"We are biologically producing the fuel that the oil industry makes and sells," Love said.
Currently the technology is purely experimental, with the team working on scaling the process to industrial levels. Should that prove possible, Love thinks it would be possible to alter the genes of the bacteria to produce fuel from feedstocks such as straw and animal manure, thus circumventing the controversy over using agricultural land to fuel cars rather than people.
Paul Freemont, of the Macromolecular Structure and Function lab in Imperial College's Department of Life Sciences, says the applications of this technology may go beyond simple fuel. He says the same technology could engineer bacteria that can synthesize chemicals currently derived from petroleum, such as pharmaceuticals, solvents, plastics, and detergents.
Jones' research team has recently genetically altered E. coli to produce propane that can be directly fed into internal combustion engines. Why propane instead of gasoline or diesel? According to Jones, "We chose propane because it can be separated from the natural process with minimal energy and it will be compatible with the existing infrastructure for easy use."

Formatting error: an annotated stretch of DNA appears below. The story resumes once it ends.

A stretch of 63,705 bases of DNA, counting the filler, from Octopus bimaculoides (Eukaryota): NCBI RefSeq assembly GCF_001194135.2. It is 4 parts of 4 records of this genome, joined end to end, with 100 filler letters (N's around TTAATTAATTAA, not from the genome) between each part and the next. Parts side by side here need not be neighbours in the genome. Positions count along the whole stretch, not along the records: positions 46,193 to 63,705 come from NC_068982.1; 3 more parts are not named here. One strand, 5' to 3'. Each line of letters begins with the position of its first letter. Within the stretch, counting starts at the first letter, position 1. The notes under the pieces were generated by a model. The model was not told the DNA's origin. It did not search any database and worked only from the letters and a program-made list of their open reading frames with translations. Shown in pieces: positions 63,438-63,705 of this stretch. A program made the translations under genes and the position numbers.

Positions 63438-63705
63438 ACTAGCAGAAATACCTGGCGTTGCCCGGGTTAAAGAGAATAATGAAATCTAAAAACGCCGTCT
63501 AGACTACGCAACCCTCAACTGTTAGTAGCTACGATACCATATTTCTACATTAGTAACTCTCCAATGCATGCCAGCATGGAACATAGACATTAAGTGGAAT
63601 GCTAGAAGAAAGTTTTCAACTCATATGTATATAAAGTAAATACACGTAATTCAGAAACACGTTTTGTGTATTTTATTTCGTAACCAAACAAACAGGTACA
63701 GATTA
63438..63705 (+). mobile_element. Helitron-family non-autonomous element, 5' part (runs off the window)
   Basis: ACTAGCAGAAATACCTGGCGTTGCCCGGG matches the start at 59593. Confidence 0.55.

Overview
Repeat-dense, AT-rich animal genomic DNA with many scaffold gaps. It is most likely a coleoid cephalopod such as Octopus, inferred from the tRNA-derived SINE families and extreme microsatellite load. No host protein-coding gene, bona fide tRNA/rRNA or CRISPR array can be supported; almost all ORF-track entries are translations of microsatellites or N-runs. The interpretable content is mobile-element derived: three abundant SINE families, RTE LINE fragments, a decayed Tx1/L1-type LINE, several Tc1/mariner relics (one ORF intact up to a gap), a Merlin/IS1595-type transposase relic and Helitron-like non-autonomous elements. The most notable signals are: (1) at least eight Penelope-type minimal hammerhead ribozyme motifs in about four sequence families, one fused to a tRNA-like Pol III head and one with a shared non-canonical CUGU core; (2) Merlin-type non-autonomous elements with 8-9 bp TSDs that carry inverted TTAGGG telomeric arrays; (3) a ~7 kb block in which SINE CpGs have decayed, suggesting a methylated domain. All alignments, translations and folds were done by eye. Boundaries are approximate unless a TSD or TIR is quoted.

An additional benefit is that propane, a gas at room temperature, bubbles out of the bacteria and thus doesn't inhibit their growth. Propane is also easily converted from a gas to a liquid, for easier storage and transport. Eventually, the researchers hope to bioengineer cyanobacteria to produce propane from sunlight.
Bacteria-produced solar panels
A team of researchers from MIT recently released a research paper that claims genetically modified bacteria could produce complex organic molecules that could transmit electricity. According to Timothy Lu, an assistant professor of electrical and biological engineering, the potential applications involve bacteria-grown solar panels, batteries, self-healing materials, and diagnostic sensors.